After 10 consecutive seasons of losing football, Colorado fans are conditioned for disappointment.
This one hurt, though.
CU had a West Texas gunslinger on the way. Some fans viewed the Texas Tech transfer as a quarterback that could rescue the program and take the Buffaloes to a bowl game this fall.
Davis Webb’s decision on Wednesday to spurn the Buffs and transfer instead to California was a punch to the gut of Buff Nation.
Yet, while Webb’s choice stings, it would be a mistake to write off the Buffs. This could still be a good team overall, with a senior quarterback that has yet to play his best football.
Yes, Webb was the MVP of the Holiday Bowl in 2013. And, yes, ESPN draft guru Mel Kiper Jr. just ranked him as the best senior quarterback in the country.
Webb is also 3-8 in his last 11 regular season starts, with wins against Central Arkansas, UTEP and Big 12 doormat Kansas. And, he hasn’t started a game in 19 months because he spent last season as a backup to Patrick Mahomes (rated as Kiper’s fifth-best underclassman quarterback).
To reach his potential, Webb still has a lot to prove. Of course, so does Sefo Liufau, CU’s senior, three-year starter.
First off, Liufau has to prove he’s healthy. That’s still a big question mark as Liufau recovers from a foot injury, but reports out of CU have been positive. Given those reports and knowing Liufau’s competitive fire, expect the senior to be ready to go for the fall.
Even if he’s healthy, Liufau has to prove he’s better than his 8-21 record shows. He has to come through in the clutch, rather than tossing the untimely interception in a late game situation.
Like it or not — and some fans don’t — CU’s season could depend on Liufau being at his best. Don’t discount his ability to do that.
Liufau set 51 school records in 2014, but threw too many interceptions. Last season, he cut down on the turnovers and showed dramatic improvement as a runner, but lacked the explosive plays and accuracy he had a year earlier.
If he can figure out a way to combine the good from both of those seasons, Liufau could be fun to watch.
Sitting out for several months may benefit him, too, and he said as much at the end of spring football. Liufau will need to show he can run the Buffs’ new offense on the field, but he’s a full offseason to get the playbook burned into his mind. Knowing the plays and the terminology shouldn’t be issues.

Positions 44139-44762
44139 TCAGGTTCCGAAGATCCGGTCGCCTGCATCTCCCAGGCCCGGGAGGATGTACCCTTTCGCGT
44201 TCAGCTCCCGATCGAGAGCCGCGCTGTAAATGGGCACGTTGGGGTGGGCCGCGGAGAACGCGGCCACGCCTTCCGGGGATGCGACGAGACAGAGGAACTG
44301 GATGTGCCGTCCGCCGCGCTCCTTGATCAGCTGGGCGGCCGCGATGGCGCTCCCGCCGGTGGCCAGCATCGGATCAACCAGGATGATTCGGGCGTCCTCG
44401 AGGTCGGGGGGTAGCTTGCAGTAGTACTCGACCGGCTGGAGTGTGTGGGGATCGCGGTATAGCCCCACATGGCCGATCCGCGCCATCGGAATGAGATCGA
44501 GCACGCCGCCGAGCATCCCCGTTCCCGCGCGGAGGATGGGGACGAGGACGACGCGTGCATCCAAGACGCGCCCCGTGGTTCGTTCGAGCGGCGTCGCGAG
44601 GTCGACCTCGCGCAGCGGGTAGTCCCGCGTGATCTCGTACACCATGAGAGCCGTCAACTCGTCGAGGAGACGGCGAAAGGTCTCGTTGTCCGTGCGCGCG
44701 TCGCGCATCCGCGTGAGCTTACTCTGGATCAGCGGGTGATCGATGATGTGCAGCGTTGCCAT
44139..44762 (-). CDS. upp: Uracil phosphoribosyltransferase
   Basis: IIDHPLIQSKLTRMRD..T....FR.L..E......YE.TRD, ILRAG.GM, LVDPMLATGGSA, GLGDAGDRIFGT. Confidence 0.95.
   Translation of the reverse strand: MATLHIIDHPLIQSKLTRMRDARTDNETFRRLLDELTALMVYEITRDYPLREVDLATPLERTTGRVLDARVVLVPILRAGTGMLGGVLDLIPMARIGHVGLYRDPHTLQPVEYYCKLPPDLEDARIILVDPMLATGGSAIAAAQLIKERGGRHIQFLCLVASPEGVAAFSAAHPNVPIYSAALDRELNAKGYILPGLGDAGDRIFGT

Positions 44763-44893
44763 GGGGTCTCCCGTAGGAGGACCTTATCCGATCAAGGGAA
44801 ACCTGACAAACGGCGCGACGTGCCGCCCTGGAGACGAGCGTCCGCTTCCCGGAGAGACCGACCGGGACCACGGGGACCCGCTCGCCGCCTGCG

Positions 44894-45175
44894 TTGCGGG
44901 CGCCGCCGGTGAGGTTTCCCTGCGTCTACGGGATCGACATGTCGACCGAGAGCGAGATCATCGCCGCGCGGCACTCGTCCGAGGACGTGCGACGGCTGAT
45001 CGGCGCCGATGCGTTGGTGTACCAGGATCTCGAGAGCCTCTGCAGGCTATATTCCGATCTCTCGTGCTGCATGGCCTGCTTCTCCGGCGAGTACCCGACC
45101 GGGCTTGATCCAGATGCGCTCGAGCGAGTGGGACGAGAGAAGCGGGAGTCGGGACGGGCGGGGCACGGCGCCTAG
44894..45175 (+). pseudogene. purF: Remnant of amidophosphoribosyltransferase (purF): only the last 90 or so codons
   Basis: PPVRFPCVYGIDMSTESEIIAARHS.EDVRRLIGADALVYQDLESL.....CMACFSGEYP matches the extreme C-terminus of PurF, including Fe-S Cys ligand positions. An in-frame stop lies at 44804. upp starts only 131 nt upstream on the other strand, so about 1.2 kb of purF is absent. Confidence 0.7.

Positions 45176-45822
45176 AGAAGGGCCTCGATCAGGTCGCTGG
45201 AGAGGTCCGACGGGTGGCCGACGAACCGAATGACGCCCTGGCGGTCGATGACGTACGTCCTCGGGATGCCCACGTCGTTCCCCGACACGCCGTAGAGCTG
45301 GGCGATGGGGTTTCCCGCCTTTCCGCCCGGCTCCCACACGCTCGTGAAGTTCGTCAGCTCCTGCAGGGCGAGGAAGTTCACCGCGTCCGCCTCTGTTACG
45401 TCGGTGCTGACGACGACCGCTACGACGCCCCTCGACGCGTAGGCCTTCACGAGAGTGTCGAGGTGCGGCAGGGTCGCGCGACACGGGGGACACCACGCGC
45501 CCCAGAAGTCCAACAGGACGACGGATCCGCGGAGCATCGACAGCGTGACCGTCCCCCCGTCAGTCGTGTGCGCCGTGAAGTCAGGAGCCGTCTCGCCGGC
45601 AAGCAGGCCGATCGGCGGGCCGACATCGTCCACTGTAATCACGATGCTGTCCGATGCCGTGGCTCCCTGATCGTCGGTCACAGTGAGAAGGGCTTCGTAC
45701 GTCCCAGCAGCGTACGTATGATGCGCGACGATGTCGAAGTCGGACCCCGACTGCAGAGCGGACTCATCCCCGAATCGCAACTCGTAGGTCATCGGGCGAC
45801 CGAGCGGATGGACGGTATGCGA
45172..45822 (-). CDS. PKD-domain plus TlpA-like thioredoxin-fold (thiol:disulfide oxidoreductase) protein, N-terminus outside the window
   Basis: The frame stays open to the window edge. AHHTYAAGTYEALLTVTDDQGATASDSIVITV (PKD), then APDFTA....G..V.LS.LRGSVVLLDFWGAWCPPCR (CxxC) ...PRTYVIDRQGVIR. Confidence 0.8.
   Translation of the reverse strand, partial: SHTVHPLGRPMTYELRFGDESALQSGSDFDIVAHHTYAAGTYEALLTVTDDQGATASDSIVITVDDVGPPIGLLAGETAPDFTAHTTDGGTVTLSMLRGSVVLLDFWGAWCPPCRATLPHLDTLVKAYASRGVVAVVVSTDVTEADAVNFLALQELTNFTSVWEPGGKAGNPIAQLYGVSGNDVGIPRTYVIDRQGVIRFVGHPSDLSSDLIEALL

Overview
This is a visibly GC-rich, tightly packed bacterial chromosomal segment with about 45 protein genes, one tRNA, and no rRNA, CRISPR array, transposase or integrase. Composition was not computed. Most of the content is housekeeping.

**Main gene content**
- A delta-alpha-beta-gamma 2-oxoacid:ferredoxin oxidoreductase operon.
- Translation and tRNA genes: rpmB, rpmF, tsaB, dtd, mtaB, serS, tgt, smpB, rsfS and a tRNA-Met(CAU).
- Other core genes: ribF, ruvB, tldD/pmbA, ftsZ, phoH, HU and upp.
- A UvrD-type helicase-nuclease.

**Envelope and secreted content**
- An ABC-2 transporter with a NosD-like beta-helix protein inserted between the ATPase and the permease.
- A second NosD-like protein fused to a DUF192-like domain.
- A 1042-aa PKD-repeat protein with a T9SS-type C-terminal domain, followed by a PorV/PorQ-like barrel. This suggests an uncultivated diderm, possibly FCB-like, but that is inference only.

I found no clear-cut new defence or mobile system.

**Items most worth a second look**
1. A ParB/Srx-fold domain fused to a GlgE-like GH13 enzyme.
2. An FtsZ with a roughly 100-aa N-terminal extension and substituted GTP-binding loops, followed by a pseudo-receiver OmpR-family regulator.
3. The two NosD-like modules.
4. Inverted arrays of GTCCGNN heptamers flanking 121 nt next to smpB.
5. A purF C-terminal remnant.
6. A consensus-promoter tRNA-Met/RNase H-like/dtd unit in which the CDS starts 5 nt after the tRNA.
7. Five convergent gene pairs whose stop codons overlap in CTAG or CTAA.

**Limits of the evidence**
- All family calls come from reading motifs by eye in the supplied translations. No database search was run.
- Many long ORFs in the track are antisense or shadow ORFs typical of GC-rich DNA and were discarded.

Liufau’s going to have a chip on his shoulder, too. He knows Webb was slated to come here to take his job. He knows some fans don’t believe in him. He also knows he needs to prove himself.
Perhaps the best reason for optimism, though, doesn’t have to do with the quarterbacks at all.
Regardless of whether it was going to be Webb, Liufau, Jordan Gehrke or Steven Montez taking snaps, the Buffs will be more talented and experienced around the quarterback than they’ve been in several years.
Coordinator Jim Leavitt’s defense is ready to take the next step after improving dramatically last season. If CU improves again on that side of the ball, the defense will tough.
Offensively, there are more weapons at receiver and running back than the Buffs have had in a while.
The offensive line is a mystery after a tough season in 2015, but the return of senior left tackle Jeromy Irwin, who missed most of last year with a knee injury, will help. Overall, it’s a more experienced group up front that, if it can find cohesion, can make life easier on the quarterback.
Colorado would have been a better team with Webb in uniform this year, but it’s not a lost cause without him.
Brian Howell: email@example.com, on Twitter: @BrianHowell33.